Title

The Impact of Data Sovereignty on American Indian Self-Determination: A Proof of Concept using Data Science

Presenter Information/ Coauthors Information

Joseph Robertson, South Dakota State University

Presentation Type

Event

Abstract

The basis for my work is further examining the ideas of American Indian self-determination and tribal sovereignty beyond the legal and political definitions to provide a more modern approach to regaining eroded sovereignty through data sovereignty. Deloria (1976) theorized that maintaining the term sovereignty strictly in a legal/political context becomes a limiting concept designed at preventing solutions. Appropriately, this concept began as my initial framework design to adjudicate Federal Indian Law, policy, and theories by quantification using computational statistics. McKinley et al. (2012) asserts that in order to construct more enduring governments and viable economic institutions, education in Indigenous communities should uphold the values, interests, and cultures of the communities and nations. Thus, new understandings of Indigenous nationhood can be not only conceptualized, but can serve to protect and preserve community, sovereignty, and cultural traditions. Data Sovereignty is a realization of this new theory and praxis. The underlying foundation that is critical in this concept is higher education as it relates to nation building. A nation building approach coupled with higher education is deemed to be the most effective way to begin quantifying previously only qualitative assumptions about how American Indians serve their community. My 2016 story map, The Impact of Data Sovereignty on American Indian Self Determination was quite a lengthy discussion on American Indian history, Federal Indian Law and Policy, and the primers of how data sovereignty could further the development of unifying a data platform for data collection, management, and storage in Indian Country. Data sovereignty reflects how these concepts relate to cultural capital, educational praxis, and finally GIS/spatial analysis in developing this platform through statistical design theory. I will explore two case studies in realizing this theory and practice, but also discuss further open source initiatives I would like to pursue above and beyond this. I feel by developing this praxis through my doctoral dissertation, it will become more clear how powerful GIS and statistical design theory is for an American Indian scholar developing smart solutions for tribal communities. Thus, indigenous scholarship through educational nation building models the power of data sovereignty in real time.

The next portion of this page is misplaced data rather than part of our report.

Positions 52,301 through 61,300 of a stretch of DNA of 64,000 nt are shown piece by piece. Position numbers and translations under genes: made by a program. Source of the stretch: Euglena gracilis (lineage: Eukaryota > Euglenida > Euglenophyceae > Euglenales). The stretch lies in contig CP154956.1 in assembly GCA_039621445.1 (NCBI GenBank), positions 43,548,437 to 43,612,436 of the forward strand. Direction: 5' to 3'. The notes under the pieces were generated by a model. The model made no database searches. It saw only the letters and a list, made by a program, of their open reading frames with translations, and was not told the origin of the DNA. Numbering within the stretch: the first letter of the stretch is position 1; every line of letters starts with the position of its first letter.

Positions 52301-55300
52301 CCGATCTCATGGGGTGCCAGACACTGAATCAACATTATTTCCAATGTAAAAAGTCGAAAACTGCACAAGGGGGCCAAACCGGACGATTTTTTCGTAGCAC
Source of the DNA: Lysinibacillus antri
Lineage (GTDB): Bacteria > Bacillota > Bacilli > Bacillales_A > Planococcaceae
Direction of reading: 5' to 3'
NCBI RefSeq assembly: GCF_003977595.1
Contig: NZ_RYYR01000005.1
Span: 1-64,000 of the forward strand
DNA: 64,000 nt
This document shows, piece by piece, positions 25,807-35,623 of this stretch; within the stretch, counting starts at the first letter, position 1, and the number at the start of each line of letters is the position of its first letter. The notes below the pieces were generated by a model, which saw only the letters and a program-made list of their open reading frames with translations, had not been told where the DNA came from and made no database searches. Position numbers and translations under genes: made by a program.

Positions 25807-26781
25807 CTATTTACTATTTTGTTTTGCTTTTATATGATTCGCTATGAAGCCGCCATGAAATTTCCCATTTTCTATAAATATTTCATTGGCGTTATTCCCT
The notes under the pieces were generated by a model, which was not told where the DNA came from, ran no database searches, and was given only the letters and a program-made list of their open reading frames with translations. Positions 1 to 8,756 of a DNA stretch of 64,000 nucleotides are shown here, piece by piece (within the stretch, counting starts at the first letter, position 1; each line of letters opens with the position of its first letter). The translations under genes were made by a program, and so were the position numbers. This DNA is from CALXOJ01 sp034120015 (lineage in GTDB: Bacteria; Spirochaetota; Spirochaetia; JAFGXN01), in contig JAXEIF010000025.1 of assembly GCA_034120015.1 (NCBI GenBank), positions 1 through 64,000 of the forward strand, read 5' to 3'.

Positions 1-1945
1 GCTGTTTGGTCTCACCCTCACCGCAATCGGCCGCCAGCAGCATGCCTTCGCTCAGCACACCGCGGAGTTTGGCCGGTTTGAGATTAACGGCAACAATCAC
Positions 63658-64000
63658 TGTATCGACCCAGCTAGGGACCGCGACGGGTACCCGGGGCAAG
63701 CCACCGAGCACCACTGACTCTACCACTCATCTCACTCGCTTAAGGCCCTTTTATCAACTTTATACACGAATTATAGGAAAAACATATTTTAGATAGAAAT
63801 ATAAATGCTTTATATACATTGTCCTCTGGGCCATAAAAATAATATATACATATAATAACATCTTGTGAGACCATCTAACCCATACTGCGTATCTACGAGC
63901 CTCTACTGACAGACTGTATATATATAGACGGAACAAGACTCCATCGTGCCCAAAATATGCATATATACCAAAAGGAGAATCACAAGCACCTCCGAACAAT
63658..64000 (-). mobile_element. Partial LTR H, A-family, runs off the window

Start Date

12-2-2018 12:00 PM

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Feb 12th, 12:00 PM

The Impact of Data Sovereignty on American Indian Self-Determination: A Proof of Concept using Data Science

The basis for my work is further examining the ideas of American Indian self-determination and tribal sovereignty beyond the legal and political definitions to provide a more modern approach to regaining eroded sovereignty through data sovereignty. Deloria (1976) theorized that maintaining the term sovereignty strictly in a legal/political context becomes a limiting concept designed at preventing solutions. Appropriately, this concept began as my initial framework design to adjudicate Federal Indian Law, policy, and theories by quantification using computational statistics. McKinley et al. (2012) asserts that in order to construct more enduring governments and viable economic institutions, education in Indigenous communities should uphold the values, interests, and cultures of the communities and nations. Thus, new understandings of Indigenous nationhood can be not only conceptualized, but can serve to protect and preserve community, sovereignty, and cultural traditions. Data Sovereignty is a realization of this new theory and praxis. The underlying foundation that is critical in this concept is higher education as it relates to nation building. A nation building approach coupled with higher education is deemed to be the most effective way to begin quantifying previously only qualitative assumptions about how American Indians serve their community. My 2016 story map, The Impact of Data Sovereignty on American Indian Self Determination was quite a lengthy discussion on American Indian history, Federal Indian Law and Policy, and the primers of how data sovereignty could further the development of unifying a data platform for data collection, management, and storage in Indian Country. Data sovereignty reflects how these concepts relate to cultural capital, educational praxis, and finally GIS/spatial analysis in developing this platform through statistical design theory. I will explore two case studies in realizing this theory and practice, but also discuss further open source initiatives I would like to pursue above and beyond this. I feel by developing this praxis through my doctoral dissertation, it will become more clear how powerful GIS and statistical design theory is for an American Indian scholar developing smart solutions for tribal communities. Thus, indigenous scholarship through educational nation building models the power of data sovereignty in real time.